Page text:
A new tool that tracks toddlers’ eye movements as they watch a video of children playing together could help clinicians diagnose autism in children as young as 16 months, according to researchers.
Families currently face years-long waits for an autism diagnosis. This new device — developed by researchers at the Marcus Autism Center, a subsidiary of Children’s Healthcare of Atlanta — would enable critical earlier interventional therapies and support services by speeding up a diagnosis.
Autism spectrum disorder (ASD) is a neurodevelopmental disorder caused by brain differences. People with autism may behave, interact, and learn in ways that are different from other people. They may have trouble with social interactions and with interpreting and using nonverbal and verbal communication. There is no cure for autism but there are many therapies that can reduce symptoms and improve quality of life.
Autism affects 1 in 36 children, meaning that each year, in the U.S. alone, more than 90,000 children are born with autism.
During the early years of a child’s life, the brain is still developing — which makes early intervention key to a child’s development and functioning.
Two new studies published Tuesday in JAMA and JAMA Network Open suggest that eye-tracking technology could help clinicians identify autism in children at a younger age with a high degree of accuracy.
Currently, the average age of diagnosis for a child with autism is a little under 4.5 years, according to the Centers for Disease Control and Prevention. Only 1 in 5 children in the U.S. is diagnosed before they turn 3 years of age. Use of the eye-tracking tool could mean a diagnosis in a child as young as 16 months and, with more testingof the technology, possibly as young as 9 months of age.
“We can help individuals with autism at any stage of their lives. But because of the brain plasticity early on, this is the window of opportunity when we have to have the greatest impact on their lives,” said Ami Klin, director of the Marcus Autism Center and one of the developers of this diagnostic technology. He is also a co-author of both studies.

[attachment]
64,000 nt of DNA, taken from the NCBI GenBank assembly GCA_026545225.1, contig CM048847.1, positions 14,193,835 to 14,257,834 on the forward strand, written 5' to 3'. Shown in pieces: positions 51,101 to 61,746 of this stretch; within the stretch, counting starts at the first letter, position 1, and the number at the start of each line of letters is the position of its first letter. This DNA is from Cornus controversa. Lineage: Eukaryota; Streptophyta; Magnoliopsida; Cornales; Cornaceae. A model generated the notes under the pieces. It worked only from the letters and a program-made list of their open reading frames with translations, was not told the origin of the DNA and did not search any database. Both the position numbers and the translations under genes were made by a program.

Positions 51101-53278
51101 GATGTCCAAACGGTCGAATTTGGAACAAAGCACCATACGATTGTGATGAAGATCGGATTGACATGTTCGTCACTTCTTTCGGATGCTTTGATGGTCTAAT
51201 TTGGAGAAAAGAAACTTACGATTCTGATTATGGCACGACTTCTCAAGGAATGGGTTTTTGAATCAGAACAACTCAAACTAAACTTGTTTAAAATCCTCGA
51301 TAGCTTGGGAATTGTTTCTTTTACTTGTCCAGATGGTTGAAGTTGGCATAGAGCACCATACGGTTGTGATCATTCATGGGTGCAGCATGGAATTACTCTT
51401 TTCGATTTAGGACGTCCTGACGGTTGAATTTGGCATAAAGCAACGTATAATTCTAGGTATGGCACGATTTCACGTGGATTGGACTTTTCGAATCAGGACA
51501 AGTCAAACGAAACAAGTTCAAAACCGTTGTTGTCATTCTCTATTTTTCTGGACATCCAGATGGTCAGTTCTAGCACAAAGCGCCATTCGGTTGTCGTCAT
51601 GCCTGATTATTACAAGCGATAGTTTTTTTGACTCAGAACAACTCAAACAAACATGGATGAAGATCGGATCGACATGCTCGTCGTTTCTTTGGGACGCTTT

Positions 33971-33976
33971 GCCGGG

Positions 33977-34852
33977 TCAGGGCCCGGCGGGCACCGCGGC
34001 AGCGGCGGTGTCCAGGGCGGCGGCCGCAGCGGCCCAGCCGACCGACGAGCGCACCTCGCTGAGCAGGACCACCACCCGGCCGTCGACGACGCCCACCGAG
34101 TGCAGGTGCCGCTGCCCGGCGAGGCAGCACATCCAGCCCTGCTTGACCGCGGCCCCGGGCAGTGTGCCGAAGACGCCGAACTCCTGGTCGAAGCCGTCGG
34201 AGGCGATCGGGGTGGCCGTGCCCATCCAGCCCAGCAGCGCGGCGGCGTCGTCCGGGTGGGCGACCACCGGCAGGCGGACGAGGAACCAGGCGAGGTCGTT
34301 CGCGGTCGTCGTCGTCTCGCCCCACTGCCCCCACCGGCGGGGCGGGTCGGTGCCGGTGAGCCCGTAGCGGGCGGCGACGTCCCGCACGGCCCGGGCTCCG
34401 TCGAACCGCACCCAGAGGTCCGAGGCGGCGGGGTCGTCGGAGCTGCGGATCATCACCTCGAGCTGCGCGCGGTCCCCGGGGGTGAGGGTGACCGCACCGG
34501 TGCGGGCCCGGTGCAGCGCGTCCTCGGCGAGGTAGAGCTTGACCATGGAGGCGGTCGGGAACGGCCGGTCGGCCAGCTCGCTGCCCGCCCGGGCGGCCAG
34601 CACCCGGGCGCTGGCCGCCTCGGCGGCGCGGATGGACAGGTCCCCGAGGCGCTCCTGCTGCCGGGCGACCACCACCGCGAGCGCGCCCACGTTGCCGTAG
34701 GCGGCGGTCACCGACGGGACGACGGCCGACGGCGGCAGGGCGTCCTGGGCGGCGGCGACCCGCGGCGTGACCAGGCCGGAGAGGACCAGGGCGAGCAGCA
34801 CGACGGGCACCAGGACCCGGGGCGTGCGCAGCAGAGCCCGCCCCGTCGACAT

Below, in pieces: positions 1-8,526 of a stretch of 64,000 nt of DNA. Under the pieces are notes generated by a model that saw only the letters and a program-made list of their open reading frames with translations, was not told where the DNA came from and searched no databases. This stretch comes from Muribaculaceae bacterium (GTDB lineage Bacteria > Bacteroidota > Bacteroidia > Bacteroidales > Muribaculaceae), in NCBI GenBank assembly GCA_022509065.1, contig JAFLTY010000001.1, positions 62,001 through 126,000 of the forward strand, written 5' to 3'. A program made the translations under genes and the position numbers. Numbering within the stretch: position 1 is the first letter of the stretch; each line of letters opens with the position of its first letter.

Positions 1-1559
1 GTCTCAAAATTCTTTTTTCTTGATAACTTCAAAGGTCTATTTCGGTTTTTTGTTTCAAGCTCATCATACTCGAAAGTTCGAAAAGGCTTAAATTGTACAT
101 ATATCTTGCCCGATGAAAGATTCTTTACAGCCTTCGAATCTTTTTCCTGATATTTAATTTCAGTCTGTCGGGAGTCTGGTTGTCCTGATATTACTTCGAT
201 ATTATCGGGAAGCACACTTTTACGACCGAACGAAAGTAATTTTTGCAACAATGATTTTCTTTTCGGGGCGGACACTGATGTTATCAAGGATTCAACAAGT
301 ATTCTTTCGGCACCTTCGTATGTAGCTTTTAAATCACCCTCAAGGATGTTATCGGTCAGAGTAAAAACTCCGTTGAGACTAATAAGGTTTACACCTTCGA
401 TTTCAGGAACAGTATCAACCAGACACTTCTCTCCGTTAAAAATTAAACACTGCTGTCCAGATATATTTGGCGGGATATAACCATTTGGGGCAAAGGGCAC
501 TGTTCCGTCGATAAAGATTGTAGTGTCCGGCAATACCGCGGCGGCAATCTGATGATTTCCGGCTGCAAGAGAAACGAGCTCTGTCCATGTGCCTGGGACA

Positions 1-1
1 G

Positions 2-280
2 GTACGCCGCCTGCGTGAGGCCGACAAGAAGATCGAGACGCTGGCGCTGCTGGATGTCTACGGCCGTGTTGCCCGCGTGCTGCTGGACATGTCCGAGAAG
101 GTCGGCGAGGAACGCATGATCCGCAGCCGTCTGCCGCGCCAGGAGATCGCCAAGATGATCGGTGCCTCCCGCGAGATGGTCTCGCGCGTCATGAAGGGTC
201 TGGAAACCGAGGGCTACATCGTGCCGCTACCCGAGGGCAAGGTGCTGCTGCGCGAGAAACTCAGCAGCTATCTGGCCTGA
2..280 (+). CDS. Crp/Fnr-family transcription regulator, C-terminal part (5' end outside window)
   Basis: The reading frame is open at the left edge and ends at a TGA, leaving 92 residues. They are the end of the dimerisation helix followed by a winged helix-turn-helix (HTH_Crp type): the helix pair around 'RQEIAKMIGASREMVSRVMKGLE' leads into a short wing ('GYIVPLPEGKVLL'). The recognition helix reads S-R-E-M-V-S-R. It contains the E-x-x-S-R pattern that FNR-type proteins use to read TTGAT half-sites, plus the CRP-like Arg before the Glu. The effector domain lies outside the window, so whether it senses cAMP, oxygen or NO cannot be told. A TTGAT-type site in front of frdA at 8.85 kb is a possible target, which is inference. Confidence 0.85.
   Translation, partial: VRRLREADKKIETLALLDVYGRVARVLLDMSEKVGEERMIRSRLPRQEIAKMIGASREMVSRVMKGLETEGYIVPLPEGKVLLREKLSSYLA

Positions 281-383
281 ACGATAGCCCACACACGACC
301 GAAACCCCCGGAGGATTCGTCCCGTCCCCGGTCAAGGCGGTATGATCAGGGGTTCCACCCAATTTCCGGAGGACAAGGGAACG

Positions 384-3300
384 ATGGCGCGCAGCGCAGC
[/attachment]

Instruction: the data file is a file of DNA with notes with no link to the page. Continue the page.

“If we wait until later, what we are treating really are the results of autism and the results of autism are significant,” he said. “They can be intellectual disabilities, language disabilities, and severe behavior challenges.”
Here’s how the tool works: A child being evaluated simply watches a video on a portable tablet showing children playing in a daycare. They watch toddlers in different play settings: a kitchen, a theater, and an inflatable boat. The toddlers being watched show a range of emotions, sometimes smiling and laughing and sometimes looking concerned or crying. All the while, the tool monitors the child’s eye movements at a rate of 120 times a second.
While earlier research focused on simplified measures of attention to eyes versus objects, this sophisticated tool measures not just looking at the eyes but at whose eyes, when, for how long, and what part of the face at each moment. Children with autism often miss social interaction and look instead at toys or brightly colored or high-contrast objects in the background. Children typically watch between eight and 12 minutes of video.
The results can be available in 30 minutes.
The device, EarliPoint Evaluation, received Food and Drug Administration (FDA) clearance in July to be used as a diagnostic tool for specialists evauating children between the ages of 16 and 30 months . Researchers say they are working on developing this method to diagnose children as young as 9 months.
Results of clinical studies are published simultaneously in the Journal of the American Medical Association (JAMA) and in JAMA Network Open. The research published in JAMA Network Open describes the initial testing of the device on 1,089 children whose average age was 22 months. The JAMA paper reported on a trial performed at six of the country’s leading autism centers, including the Marcus Autism Center. During that trial, 499 children ages 16 to 30 months were first tested with the device and then evaluated by specialists.
Overall, the data shows the technology could accurately diagnose autism in about 84% of the subjects. That is comparable to expert clinicians trained to diagnose autism, according to researchers.
Warren Jones, director of research at the Marcus Autism Center, said the tool he helped Klin develop can also diagnose a range of autism severity. He emphasized the tool is not meant to replace expert clinicians. The goal of the eye-tracking technology is to provide clinicians with an objective tool that can be used to evaluate children within a matter of minutes.
Since there are no blood tests or imaging tests for diagnosing autism, the process has involved a battery of observations and listening to parents. Currently, autism is diagnosed by a highly trained expert over multiple hours of testing, and there is a shortage of these experts. General pediatricians can screen for autism but they often don’t have the time to do a full evaluation and will often refer families to specialists such as a developmental pediatrician for more tests.
The American Academy of Pediatrics recommends screening children for autism at 18 months and 24 months.
Since the FDA authorized the tool, it has been used for about 30 children at the Marcus Autism Center.
In early trials of the device, researchers often referred to it as “the Marcus Test,” acknowledging Atlanta philanthropist Bernie Marcus, founder of Marcus Autism Center. Researchers credit Marcus for making the breakthrough possible with his generous support of autism research.
Home Depot co-founder Bernie Marcus founded the Marcus Autism Center in 1991, donating about $120 million over the years to the Center, which is now a leading autism center in the U.S.